Migrating to a new server can be a pain, and the in-place upgrades are generally reliable, so that's what we have always done.

    So, at the risk of oversimplifying, here's what we do:
    1. Have a backup MX somewhere else to handle inbound emails while your Zimbra server is down. There's a script on the wiki to extract all the valid email addresses on your Zimbra system. We have a plain-Jane Postfix box at a second data center as a backup MX for all of our hosted domains. Not having to worry about bouncing inbound email during the upgrade is a good thing.
    2. Depending upon how big the /opt/zimbra tree is, either a few days or a few hours before your planned upgrade, with Zimbra still running, rsync the entire /opt/zimbra tree somewhere safe. You can run this rsync again say, 30 minutes before your planned maintenance window begins. The command we use is: rsync -avzH --delete /opt/zimbra root@destination_server:/opt_zimbra_backup.
    3. Once you hit the maintenance window and folks expect Zimbra to be down, block all inbound ports at the firewall to prevent Zimbra from accepting any new emails and users from accessing Zimbra during the upgrade process.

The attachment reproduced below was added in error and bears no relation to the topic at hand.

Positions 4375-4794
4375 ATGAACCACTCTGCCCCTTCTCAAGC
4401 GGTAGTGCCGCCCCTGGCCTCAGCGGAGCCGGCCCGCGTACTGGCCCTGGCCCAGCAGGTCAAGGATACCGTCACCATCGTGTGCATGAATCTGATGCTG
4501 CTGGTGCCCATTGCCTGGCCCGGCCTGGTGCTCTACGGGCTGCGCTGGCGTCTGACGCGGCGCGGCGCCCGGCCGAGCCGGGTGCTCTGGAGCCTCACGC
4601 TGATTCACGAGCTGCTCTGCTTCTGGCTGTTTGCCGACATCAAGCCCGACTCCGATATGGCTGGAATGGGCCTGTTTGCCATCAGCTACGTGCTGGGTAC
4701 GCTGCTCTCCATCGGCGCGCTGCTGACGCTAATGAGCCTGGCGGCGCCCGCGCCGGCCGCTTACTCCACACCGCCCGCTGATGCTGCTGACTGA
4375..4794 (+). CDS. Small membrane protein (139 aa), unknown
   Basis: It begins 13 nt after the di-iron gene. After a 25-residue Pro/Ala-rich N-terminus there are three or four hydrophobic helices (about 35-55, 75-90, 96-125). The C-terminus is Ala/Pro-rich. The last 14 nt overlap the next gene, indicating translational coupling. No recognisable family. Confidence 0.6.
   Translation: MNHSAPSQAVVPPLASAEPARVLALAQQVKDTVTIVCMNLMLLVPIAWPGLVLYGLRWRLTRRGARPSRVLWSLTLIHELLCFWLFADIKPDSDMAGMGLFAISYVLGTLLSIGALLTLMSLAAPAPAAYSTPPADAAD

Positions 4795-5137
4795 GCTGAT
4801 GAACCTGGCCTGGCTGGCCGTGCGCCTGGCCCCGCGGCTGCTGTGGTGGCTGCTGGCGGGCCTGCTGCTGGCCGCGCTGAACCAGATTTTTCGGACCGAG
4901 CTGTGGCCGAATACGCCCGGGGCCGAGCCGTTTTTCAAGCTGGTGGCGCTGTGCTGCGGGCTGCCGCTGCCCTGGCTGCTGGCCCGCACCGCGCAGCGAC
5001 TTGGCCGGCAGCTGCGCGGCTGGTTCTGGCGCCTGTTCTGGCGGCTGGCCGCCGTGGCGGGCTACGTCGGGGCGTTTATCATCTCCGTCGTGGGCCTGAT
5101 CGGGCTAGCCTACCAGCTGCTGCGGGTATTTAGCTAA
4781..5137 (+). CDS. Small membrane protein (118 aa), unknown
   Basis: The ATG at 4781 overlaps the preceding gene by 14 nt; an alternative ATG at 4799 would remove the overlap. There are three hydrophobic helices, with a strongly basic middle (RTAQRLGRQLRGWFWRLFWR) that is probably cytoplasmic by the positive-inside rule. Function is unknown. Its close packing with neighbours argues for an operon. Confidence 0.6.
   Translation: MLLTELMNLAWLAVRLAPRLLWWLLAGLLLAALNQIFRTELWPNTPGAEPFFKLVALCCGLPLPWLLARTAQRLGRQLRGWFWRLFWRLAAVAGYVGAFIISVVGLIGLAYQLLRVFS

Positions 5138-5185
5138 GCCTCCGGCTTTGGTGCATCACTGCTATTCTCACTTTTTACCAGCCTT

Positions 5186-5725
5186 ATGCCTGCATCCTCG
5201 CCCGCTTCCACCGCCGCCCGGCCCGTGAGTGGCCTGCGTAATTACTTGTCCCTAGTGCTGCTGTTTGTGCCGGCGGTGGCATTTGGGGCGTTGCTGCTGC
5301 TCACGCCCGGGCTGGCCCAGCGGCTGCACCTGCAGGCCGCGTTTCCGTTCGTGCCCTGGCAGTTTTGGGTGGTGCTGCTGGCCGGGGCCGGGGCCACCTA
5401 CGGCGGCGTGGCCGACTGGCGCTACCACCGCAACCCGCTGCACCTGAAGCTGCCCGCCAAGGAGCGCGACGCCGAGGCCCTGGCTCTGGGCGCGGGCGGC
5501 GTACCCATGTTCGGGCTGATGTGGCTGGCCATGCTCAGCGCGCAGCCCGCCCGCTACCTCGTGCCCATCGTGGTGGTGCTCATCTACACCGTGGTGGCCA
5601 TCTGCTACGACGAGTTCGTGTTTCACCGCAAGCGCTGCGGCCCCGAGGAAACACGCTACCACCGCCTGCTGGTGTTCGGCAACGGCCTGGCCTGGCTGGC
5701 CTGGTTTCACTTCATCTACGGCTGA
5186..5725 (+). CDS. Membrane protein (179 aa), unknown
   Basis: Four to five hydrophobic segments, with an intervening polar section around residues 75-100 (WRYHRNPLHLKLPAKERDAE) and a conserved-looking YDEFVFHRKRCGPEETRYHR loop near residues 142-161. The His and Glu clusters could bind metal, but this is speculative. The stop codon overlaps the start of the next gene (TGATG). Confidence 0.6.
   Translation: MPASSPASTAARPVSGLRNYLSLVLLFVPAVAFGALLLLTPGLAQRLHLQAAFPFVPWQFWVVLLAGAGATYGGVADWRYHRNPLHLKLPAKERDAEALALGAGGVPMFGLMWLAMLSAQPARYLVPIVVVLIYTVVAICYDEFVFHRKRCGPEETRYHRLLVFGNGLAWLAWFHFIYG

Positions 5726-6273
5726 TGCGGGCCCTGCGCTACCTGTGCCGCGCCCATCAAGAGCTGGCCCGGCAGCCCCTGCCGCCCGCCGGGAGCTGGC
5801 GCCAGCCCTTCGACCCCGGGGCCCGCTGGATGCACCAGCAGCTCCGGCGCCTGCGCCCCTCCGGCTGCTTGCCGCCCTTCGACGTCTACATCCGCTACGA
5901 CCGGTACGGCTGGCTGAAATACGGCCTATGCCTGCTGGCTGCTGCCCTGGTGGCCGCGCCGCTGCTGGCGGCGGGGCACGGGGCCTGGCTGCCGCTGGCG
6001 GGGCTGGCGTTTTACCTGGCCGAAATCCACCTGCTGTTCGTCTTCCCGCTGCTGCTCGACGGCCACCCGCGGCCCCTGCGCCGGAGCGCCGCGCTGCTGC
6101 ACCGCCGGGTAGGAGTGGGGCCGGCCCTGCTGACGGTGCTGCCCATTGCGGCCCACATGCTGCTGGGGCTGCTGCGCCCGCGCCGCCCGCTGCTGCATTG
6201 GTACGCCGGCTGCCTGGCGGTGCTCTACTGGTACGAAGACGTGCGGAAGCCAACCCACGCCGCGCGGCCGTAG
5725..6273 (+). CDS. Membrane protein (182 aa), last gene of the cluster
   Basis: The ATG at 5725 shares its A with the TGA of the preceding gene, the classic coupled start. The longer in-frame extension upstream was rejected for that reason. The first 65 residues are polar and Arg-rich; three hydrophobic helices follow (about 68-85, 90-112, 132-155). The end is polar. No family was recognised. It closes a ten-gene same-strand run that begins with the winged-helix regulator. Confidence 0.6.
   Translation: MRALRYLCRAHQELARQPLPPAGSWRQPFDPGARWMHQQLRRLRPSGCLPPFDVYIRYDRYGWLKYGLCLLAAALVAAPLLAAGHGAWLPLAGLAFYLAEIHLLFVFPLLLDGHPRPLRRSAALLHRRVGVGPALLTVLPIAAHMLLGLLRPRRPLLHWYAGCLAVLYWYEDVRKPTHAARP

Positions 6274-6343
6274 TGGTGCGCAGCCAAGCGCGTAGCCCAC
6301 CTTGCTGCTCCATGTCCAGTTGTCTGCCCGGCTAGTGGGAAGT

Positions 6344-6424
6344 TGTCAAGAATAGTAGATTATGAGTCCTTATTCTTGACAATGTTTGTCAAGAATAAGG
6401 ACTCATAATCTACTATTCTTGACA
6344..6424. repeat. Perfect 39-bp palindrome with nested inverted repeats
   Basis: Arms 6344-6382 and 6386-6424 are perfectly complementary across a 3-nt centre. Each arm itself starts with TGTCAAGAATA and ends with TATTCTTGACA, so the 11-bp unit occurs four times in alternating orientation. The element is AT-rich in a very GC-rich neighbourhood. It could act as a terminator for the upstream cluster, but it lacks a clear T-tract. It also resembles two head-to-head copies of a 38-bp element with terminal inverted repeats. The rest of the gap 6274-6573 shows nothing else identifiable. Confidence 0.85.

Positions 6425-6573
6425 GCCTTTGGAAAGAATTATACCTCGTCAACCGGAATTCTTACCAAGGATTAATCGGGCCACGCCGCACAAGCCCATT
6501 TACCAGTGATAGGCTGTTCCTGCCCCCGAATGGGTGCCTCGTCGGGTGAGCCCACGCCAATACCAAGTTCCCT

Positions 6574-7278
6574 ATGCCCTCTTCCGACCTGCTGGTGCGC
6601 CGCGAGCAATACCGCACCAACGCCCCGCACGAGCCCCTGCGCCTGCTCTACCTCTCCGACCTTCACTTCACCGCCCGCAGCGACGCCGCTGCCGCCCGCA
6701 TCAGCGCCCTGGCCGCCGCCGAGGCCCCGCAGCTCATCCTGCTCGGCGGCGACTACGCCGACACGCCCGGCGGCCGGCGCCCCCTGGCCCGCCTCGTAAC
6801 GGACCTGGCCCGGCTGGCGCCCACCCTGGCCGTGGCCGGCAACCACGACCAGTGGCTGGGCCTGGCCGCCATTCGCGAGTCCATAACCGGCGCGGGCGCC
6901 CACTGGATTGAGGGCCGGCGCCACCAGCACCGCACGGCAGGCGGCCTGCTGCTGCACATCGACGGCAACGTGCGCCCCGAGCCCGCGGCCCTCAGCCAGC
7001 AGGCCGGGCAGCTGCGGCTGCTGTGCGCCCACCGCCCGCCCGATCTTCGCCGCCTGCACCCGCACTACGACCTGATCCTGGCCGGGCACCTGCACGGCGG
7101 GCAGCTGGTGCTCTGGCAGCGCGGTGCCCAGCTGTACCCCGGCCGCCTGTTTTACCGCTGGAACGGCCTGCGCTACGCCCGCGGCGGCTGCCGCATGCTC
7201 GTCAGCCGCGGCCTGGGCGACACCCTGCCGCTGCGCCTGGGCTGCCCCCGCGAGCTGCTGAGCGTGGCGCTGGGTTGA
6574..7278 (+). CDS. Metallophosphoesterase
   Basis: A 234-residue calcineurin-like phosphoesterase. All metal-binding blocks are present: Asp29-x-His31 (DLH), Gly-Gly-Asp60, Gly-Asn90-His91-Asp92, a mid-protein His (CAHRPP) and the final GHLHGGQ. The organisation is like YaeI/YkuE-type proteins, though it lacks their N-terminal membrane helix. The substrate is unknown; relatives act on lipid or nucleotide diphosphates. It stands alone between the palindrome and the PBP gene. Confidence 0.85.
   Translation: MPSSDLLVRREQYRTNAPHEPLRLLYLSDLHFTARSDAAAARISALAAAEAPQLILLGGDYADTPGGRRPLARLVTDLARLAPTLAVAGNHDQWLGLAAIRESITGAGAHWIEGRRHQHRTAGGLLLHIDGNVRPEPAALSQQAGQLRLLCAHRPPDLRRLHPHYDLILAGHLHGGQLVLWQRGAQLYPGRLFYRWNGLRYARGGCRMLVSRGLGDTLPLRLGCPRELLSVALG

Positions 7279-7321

4. Run zmbackup -f -a all to get a full Zimbra backup.
    5. Run zmcontrol shutdown (stops the Zimbra management processes), and check there are no Zimbra processes running by using top, ps, or whatever else you like.
    6. Run that rsync job one last time, now that zimbra is stopped. This gives you the clean copy of the /opt/zimbra you'll need to rsync back if the upgrade truly fails and a restore from the Zimbra backup doesn't work either.
    7. Run the installer from the new version, and if no errors, take a new full Zimbra backup and then open up the ports on the firewall.
    8. Your are done!


    FWIW, our experience has been that if you:
    • shutdown Zimbra manually, instead of letting the installer do it;
    • read the Release Notes carefully for any potential "gotchas" that require manual work before the actual upgrade;
    • let the installer take whatever time it needs to run whatever checks it wants during the upgrade process, and;
    • let the installer complete even when it looks like it's doing nothing;

    then your upgrades will be pretty seamless.

    Last tip: since we do almost all of our upgrades remotely via ssh, we typically like to have a second ssh window open running top to keep our blood pressure down during the upgrade. The Zimbra installer scripts have a lot of sleep commands in there, and it can be very nerve-wracking watching the installer do nothing for a while. There have been several posts here where users aborted the installer because they thought it had hung. We have never seen that, but, it helps to be patient (and maybe scarf a Valium beforehand if you are the nervous type...)!